Hastings motorists were awesome. Overwhelmingly courteous, gave you heaps of room when passing. Marc had thought they might be used to cyclists because it’s part of a triathlon route, and the motorists would be used to lots of bikes out training. He was right. I was actually gobsmacked, mouth agape, the contrast to our previous two days riding was that noticeable. Goes to show that there is some truth to the theory that the more bikes there are out there, the more motorists ‘see’ bikes, and the whole road sharing thing just works better. Everyone’s nice and courteous to each other. Happy days.
(Notably, by the time we were coming into North Haven the drivers were starting to forget their manners. Interesting studies in human behaviour.)
We had an early lunch at Laurieton before tackling the dirt road to Crowdy Head .
The condition of the Diamond Head-Crowdy Bay road was even more of an unknown beforehand, but it turned out to be great!
The dirt road had been graded recently, and doesn’t get the same sort of traffic as Maria River Rd, so it was *bliss* in comparison (and average speed 2-3 times what we were doing yesterday!)
So all in all the road was great! Hardly any cars, good surface. Really enjoyed the ride.
On reaching the tar of Crowdy Head Rd, we took a quick detour out to Crowdy Head to check it out. (A bit of reminiscing..we figured that this was the place we pitched a tent overnight in the boat trailer parking area about 30 years ago! We had thought it was a nice quiet and deserted place to stealth camp, but woke up at 6am surrounded by boat trailers! Ah memories.)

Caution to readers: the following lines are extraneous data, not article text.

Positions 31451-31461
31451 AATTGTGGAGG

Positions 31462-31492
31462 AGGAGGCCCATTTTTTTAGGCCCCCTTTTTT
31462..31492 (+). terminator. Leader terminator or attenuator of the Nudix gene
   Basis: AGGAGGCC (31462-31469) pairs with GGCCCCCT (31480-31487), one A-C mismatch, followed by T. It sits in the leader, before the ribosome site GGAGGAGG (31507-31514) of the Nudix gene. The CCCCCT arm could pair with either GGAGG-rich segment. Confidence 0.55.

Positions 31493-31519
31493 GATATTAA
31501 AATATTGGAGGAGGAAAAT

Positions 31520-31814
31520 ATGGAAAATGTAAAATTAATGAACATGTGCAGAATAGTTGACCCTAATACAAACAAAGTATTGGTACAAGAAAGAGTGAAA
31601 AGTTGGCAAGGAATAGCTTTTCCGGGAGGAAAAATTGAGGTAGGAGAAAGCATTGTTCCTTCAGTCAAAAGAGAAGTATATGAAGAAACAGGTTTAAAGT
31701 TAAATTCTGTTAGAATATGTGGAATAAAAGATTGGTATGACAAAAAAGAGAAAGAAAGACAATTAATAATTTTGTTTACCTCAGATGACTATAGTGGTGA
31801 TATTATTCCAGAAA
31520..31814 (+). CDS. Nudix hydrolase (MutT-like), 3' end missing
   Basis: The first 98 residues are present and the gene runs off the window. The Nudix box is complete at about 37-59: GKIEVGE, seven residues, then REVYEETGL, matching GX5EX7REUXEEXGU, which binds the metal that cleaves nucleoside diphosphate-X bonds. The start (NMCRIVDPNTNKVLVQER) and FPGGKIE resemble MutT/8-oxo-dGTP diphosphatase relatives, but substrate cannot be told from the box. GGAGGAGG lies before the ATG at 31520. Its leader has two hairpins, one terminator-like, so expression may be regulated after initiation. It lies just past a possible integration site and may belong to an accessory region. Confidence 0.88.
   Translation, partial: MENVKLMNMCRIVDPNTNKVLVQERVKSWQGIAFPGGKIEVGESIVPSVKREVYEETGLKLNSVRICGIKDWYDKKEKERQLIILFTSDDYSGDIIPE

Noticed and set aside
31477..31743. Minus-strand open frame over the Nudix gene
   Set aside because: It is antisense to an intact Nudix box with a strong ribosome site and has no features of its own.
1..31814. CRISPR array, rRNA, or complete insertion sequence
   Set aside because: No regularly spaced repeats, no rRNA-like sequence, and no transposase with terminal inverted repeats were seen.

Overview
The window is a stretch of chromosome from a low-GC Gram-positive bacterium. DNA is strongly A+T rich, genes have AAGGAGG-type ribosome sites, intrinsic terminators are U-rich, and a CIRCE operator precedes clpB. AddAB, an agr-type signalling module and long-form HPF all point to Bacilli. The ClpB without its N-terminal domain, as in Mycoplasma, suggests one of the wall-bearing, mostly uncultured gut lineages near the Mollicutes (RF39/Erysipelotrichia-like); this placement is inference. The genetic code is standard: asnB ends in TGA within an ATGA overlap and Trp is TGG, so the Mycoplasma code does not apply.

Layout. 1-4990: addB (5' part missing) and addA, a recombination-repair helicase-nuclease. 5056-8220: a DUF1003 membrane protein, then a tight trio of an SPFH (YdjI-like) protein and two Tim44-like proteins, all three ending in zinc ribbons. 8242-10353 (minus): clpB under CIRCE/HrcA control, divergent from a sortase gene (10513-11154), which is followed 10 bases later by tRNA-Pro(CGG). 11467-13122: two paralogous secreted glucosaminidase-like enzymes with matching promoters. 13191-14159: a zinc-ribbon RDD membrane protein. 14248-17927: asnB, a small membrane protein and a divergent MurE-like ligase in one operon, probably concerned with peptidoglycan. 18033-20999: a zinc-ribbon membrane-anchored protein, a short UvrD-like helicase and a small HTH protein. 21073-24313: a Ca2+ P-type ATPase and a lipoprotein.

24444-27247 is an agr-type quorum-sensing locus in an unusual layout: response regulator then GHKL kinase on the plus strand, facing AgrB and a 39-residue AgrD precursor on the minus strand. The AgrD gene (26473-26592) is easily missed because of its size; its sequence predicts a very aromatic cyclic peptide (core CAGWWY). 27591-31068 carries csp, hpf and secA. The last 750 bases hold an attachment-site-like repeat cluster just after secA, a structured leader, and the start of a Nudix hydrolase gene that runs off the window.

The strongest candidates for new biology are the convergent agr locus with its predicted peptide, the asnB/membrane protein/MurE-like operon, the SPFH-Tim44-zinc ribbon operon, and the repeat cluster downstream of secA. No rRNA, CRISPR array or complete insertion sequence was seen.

Crowdy is still a pretty quiet place, and today it was copping a stiff nor-easter. (A cold stiff nor-easter.)
Incoming weather! We had fingers crossed it didn’t mean we’d be riding in the rain the next day… but the forecast wasn’t great.
A tandem-friendly ride, then, into Harrington (tandem friendly meaning nice and flat, with the Captain cranking up the speed…. which was fun, but I was kinda relieved to see the 50kph signs ahead!)
Wow, Harrington is a very sprawled out place. Turned out the motel we’d booked was a good 3-4k along the river at the other end.
Even though it was overcast and a bit on the cool side, we kept up our ‘icebath’ trend, much to the bemusement of the motel owner.
After a combination of asking his advice about dinner, and google map consulting, we opted for an Irish pub for dinner… It was a 1.7k walk! (good to use some different muscles)… through a very weird, newish, but uninhabited looking estate. The food was, however, excellent, and we’d thoroughly recommend it! (Harrigans Irish Pub.)